“It’s ironic that all the years you dream about it and stuff, you kind of think about this wild fantasy that you have of playing at this level,” he says. “But then as you get close, you have to start telling yourself, ‘I belong. I’m good enough. I deserve it. I’m going to be good.’ You have to kind of convince yourself. It’s kind of funny that when that moment happens, it’s a little bit more like, ‘Yeah, I belong here. I don’t need to be nervous. I just gotta attack ‘em like I always do.’ ”
So he did, and it worked.
Photo Credit: John Lott
As sportswriters often do in these situations, someone also asked if he was distracted by an adrenaline rush as he prepared to make his major-league debut.
“I don’t know what adrenaline feels like exactly, but I’d imagine it feels like it did an hour ago,” he says, approximately an hour after retiring Xander Bogaerts, Ortiz and Hanley Ramirez in order. “Again, it’s just kind of surreal to find yourself in this environment. It’s a lot different from Double-A …
“… although we did have some nice crowds there.”
Did you get the ball you used to strike out Ortiz?
“I got one ball,” Biagini says. “I don’t know what it was from. Might’ve been just picked up off the ground of the dugout. But I’m going to pretend like that’s what it is.
“I think George (Poulis), the trainer, he said he got one or two (balls) authenticated or something, which I didn’t know I was legitimate enough to be authenticated. But I guess that’s mind of how it goes.”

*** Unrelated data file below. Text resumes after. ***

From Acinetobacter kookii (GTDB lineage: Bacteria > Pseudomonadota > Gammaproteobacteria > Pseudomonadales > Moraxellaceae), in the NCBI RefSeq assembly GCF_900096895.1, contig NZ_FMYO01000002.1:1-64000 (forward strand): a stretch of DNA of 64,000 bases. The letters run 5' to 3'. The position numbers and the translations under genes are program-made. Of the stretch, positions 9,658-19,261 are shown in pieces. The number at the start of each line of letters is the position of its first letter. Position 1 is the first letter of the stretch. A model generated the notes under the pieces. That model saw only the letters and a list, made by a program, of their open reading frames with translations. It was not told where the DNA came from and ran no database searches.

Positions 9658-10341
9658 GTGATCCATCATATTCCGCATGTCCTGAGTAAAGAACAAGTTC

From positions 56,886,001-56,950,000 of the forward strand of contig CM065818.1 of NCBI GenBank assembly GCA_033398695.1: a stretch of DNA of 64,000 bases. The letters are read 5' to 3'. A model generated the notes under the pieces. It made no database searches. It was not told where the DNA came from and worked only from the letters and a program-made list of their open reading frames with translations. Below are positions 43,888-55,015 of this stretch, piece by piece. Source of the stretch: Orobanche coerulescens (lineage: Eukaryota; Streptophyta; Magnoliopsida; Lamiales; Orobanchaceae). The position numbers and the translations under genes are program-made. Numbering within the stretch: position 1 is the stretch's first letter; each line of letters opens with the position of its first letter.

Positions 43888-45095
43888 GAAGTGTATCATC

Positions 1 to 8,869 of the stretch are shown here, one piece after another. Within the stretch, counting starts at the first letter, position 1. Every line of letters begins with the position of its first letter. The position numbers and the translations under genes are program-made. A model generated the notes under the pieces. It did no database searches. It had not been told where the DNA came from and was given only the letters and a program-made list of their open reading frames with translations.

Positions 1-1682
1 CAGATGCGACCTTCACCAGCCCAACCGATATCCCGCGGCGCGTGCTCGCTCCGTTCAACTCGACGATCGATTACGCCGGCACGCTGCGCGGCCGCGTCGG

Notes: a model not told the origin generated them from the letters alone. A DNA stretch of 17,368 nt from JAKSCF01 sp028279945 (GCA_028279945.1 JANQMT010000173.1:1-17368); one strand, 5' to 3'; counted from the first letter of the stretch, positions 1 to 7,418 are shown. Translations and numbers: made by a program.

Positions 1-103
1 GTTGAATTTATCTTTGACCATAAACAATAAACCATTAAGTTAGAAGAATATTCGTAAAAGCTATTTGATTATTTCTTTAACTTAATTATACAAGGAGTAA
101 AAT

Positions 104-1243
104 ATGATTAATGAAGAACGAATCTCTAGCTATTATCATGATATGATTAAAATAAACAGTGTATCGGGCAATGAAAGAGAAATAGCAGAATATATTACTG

Wherever the souvenir ball came from, he promises to try not to drop it on his way home.
Upon making the opening-day roster, Biagini said it felt surreal. It still feels that way. If he survives the Sunday cut, he hopes he gets a chance to let that feeling morph from surreal to real.
“I think just each little progressive event that I can hopefully still have here will just help it sink in a little more,” he says.
“If it doesn’t,” he says, without pausing before the punchline, “maybe I’ll have to try to go to therapy or something.”
The scrum lasts almost 10 minutes. When it ends, several reporters offer Biagini congratulations for an auspicious big-league debut.
“Thanks very much,” he says. “Congratulations to you guys for doing a great interview.”